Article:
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In order to plant, a farmer needs tools to till the soil and seeds to sow. The fields must be fertile. Rain must fall at the right time and in the right amount. Only when these conditions are met will the harvest be bountiful. Any break in the cycle of planting and harvesting can result in the farmer’s having no crop to sell at market or to eat. But for each potential problem, there are potential solutions. Organizations around the world employ an array of strategies to alleviate hunger by using local resources. From Africa to the Americas, communities are building capacity to feed themselves.

The Darfur conflict has disrupted farming and increased food insecurity. Many subsistence farmers struggle to grow enough food to meet their families’ daily needs. Instability restricts farmers’ ability to transport their crops to market, leading to inflated prices of basic foodstuffs.

Attacks on food convoys make deliveries of humanitarian aid increasingly dangerous. At times, humanitarian organizations have been unable to distribute food to the 200,000 people who need it. This adds urgency to Darfuris’ need to produce their own food.

Not far from Holyoke, in central Massachusetts the Worcester County Food Bank feeds the hungry through its soup kitchens, shelters and pantries. More than 70,000 people benefit annually from the food bank, and that number is rising. Americans who never needed emergency food aid before this year are seeking help in the wake of the economic downturn and rising unemployment. Those same trends make it more difficult for the food bank to meet its commitment to providing healthy food. Donations from grocers and the food industry are falling. Fresh vegetables are particularly hard to come by.

Even before the current rise in unemployment and food costs, residents of Latino neighborhoods in Holyoke, Massachusetts, had limited access to produce. Many grew up on small household farms in Puerto Rico. When they moved to the continental US to work on commercial farms, they did not earn enough to purchase fresh vegetables at supermarkets. “Nuestras Raíces,” or “Our Roots,” is an organization based in Holyoke that draws on community members’ farming heritage and enables them to grow vegetables in community gardens and on larger-scale farms. Nuestras Raíces also promotes a healthy community through programs in youth leadership, environmental justice, economic development and other areas.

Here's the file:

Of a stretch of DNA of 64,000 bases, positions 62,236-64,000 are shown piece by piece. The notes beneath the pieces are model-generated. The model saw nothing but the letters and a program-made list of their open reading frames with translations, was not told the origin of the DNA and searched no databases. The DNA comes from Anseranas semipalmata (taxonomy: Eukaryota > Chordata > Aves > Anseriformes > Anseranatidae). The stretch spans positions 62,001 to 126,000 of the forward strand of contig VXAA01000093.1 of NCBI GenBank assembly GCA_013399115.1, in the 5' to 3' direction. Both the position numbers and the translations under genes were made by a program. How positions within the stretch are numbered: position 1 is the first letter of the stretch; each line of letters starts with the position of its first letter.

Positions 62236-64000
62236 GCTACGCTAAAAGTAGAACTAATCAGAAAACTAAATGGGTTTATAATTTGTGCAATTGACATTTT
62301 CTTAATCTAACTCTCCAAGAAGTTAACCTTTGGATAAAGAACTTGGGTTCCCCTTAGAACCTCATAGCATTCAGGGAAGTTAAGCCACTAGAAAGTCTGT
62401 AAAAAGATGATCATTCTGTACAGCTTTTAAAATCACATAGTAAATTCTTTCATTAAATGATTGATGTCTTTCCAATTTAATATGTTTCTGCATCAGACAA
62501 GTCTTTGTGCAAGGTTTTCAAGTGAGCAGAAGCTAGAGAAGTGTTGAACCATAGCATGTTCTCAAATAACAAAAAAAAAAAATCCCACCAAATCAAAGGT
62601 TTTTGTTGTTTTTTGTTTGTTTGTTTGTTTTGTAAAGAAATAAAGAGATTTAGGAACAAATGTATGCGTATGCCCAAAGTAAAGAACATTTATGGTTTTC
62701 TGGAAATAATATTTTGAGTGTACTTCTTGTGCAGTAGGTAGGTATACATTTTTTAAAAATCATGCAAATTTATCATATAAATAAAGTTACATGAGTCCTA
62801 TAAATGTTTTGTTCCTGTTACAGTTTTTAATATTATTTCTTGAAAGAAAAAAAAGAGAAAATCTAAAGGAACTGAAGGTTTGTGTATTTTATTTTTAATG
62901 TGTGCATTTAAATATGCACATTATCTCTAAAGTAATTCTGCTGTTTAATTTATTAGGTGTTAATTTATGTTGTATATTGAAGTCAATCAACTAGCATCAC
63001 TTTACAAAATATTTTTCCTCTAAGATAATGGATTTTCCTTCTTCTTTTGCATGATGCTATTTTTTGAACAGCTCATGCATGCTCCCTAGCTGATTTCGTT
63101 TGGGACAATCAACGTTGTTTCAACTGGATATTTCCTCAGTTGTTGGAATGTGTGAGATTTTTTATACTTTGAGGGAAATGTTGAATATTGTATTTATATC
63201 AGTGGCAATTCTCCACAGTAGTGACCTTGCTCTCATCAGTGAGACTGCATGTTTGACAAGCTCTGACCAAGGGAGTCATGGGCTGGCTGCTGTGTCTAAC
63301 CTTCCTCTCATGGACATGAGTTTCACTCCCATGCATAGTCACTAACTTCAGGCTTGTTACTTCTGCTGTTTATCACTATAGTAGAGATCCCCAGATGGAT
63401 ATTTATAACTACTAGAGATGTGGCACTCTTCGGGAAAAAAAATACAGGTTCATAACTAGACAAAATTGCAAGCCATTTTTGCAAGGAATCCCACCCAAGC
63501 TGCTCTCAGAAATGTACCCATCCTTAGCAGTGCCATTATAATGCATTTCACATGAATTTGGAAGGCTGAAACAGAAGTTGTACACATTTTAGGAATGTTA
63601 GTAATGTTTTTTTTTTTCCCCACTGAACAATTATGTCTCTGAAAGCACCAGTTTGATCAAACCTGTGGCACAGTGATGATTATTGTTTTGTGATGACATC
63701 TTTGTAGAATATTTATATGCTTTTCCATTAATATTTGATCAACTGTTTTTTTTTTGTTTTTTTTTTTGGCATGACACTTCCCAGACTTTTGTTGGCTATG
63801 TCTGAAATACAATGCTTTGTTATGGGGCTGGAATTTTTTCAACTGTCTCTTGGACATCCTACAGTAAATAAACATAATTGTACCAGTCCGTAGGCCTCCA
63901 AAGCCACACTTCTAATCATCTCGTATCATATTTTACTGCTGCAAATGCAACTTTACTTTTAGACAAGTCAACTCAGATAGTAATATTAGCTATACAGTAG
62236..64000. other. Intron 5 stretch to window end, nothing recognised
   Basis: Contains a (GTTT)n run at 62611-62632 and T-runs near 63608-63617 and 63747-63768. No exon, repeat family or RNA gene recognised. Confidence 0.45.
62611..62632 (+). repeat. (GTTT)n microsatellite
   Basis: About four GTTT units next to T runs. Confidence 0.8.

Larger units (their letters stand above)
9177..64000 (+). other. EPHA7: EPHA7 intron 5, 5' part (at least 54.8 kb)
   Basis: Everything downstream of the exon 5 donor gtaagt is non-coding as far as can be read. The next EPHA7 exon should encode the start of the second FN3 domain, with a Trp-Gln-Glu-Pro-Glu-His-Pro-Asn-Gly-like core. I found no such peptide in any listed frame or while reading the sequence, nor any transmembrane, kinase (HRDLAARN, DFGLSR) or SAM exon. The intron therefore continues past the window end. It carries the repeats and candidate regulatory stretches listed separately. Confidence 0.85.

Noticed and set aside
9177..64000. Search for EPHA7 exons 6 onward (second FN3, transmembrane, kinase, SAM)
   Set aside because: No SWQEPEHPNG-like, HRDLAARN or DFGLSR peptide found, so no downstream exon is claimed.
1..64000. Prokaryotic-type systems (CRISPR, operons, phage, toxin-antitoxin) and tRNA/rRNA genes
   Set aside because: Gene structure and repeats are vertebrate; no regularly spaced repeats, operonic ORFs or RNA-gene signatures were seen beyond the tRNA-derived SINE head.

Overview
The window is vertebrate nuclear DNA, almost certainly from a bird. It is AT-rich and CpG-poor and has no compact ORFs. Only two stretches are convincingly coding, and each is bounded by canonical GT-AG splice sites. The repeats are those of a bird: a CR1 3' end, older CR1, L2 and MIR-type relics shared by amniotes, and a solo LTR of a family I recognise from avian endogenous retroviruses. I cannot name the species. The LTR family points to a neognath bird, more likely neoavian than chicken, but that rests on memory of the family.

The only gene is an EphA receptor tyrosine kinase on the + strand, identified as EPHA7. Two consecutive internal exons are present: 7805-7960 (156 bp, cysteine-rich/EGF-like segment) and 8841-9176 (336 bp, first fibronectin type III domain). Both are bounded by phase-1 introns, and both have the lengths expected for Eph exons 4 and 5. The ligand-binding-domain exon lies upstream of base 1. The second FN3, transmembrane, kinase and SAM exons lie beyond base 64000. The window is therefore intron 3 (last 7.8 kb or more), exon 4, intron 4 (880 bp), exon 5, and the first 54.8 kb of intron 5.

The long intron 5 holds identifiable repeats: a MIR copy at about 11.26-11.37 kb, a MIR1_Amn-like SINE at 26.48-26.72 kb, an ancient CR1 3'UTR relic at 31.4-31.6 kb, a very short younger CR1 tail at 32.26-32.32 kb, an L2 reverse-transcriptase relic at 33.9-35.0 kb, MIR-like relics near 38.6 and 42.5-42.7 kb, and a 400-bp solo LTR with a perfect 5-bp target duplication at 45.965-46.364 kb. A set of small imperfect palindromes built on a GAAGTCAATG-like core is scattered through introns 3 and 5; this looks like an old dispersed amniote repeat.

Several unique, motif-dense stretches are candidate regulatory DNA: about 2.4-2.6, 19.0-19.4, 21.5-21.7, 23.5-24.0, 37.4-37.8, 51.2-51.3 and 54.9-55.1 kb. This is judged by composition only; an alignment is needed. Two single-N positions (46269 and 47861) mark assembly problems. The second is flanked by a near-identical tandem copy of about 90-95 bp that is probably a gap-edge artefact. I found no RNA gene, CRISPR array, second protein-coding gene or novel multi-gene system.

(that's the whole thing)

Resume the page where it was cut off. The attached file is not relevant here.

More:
Two thousand miles west of Darfur, grain farmers in the Séguénéga region of Burkina Faso struggle with the effects of a changing climate. Periods of drought alternate with floods and the temperature fluctuates unpredictably, making it increasingly difficult to cultivate the land’s degraded soil. As farmers clear land for agriculture and fell trees for firewood, deforestation exacerbates soil erosion. Crop yield is precarious; many farmers and their families go undernourished.

Distribution is the last step in the food system, and for some farmers it can be the most problematic. In Honduras, small-scale farmers are unable to sell their products in competition with international corporations that import subsidized goods or produce them in Honduras on a large scale. The organization Red de Comercialización Comunitaria Alternativa (Red COMAL) advocates for food sovereignty and promotes the importance of localizing Honduras’ systems of food production and distribution. To that end, Red COMAL purchases small-scale farmers’ goods at guaranteed prices and distributes them through a network of more than 200 community stores across the country.